Publication( 2010-03-01) Baird, Sarah ; McIntosh, Craig ; Ozler, BerkConditional Cash Transfer programs are "...the world's favorite new anti-poverty device," (The Economist, July 29 2010) yet little is known about the specific role of the conditions in driving their success. In this paper, we evaluate a unique cash transfer experiment targeted at adolescent girls in Malawi that featured both a conditional (CCT) and an unconditional (UCT) treatment arm. We find that while there was a modest improvement in school enrollment in the UCT arm in comparison to the control group, this increase is only 43 percent as large as the CCT arm. The CCT arm also outperformed the UCT arm in tests of English reading comprehension. The schooling condition, however, proved costly for important non-schooling outcomes: teenage pregnancy and marriage rates were substantially higher in the CCT than the UCT arm. Our findings suggest that a CCT program for early adolescents that transitions into a UCT for older teenagers would minimize this trade-off by improving schooling outcomes while avoiding the adverse impacts of conditionality on teenage pregnancy and marriage.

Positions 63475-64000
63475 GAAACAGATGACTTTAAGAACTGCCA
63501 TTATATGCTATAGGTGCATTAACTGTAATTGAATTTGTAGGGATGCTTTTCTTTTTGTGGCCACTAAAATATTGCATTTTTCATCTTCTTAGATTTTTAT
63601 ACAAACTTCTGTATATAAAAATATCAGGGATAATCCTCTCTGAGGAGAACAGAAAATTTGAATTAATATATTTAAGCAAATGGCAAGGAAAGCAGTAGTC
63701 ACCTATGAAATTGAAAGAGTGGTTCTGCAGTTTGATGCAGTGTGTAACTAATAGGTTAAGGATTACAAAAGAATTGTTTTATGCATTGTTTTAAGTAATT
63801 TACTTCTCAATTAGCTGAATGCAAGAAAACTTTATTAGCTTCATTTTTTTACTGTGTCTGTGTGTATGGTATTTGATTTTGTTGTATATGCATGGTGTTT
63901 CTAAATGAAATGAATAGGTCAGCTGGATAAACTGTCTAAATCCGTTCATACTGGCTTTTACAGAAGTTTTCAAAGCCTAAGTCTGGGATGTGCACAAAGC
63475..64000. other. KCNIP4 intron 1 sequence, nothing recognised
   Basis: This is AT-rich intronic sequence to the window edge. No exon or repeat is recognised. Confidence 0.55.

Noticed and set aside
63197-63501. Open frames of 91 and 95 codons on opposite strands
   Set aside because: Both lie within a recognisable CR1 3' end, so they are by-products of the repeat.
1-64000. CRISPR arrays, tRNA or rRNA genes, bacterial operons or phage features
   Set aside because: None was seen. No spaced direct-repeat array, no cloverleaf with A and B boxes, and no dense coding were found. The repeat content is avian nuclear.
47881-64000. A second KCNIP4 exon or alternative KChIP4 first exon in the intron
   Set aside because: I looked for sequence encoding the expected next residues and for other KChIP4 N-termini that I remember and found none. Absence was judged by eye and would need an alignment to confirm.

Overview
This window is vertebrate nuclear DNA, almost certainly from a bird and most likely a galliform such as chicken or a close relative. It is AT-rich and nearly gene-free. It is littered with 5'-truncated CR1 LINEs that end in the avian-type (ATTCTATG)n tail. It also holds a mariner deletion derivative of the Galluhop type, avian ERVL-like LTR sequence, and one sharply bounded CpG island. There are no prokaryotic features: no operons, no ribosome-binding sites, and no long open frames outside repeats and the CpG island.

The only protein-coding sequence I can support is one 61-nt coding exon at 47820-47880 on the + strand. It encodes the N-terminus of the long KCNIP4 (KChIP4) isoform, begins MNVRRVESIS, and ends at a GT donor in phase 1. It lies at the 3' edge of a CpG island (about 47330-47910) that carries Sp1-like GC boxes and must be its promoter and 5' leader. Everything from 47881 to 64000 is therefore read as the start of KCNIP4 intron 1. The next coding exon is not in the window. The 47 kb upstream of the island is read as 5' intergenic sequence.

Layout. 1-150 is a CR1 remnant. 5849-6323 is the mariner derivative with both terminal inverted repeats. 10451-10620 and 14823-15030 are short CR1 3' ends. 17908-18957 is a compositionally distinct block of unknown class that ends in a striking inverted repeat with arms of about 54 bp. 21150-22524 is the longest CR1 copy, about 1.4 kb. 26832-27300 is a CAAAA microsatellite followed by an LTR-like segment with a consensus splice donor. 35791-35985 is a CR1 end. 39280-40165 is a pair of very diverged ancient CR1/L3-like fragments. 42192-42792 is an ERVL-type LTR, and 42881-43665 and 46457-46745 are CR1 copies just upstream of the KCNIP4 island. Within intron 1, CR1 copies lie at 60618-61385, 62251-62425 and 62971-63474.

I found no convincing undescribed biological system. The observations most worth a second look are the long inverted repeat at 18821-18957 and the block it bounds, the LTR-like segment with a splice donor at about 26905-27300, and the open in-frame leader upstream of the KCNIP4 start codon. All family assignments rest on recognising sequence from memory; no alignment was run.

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The Short-Term Impacts of a Schooling Conditional Cash Transfer Program on the Sexual Behavior of Young Women( 2010) Baird, Sarah ; Chirwa, Ephraim ; McIntosh, Craig ; Ozler, BerkRecent evidence suggests that conditional cash transfer (CCT) programs for schooling are effective in raising school enrolment and attendance. However, there is also reason to believe that such programs can affect other outcomes, such as the sexual behavior of their young beneficiaries. Zomba Cash Transfer Program is a randomized ongoing CCT intervention targeting young women in Malawi that provides incentives (in the form of school fees and cash transfers) to current schoolgirls and recent dropouts to stay in or return to school. An average offer of US$ 10/month conditional on satisfactory school attendance--plus direct payment of secondary school fees--led to significant declines in early marriage, teenage pregnancy, and self-reported sexual activity among program beneficiaries after just one year of program implementation. For program beneficiaries who were out of school at baseline, the probability of getting married and becoming pregnant declined by more than 40 and 30%, respectively. In addition, the incidence of the onset of sexual activity was 38% lower among all program beneficiaries than the control group. Overall, these results suggest that CCT programs not only serve as useful tools for improving school attendance but may also reduce sexual activity, teen pregnancy, and early marriage.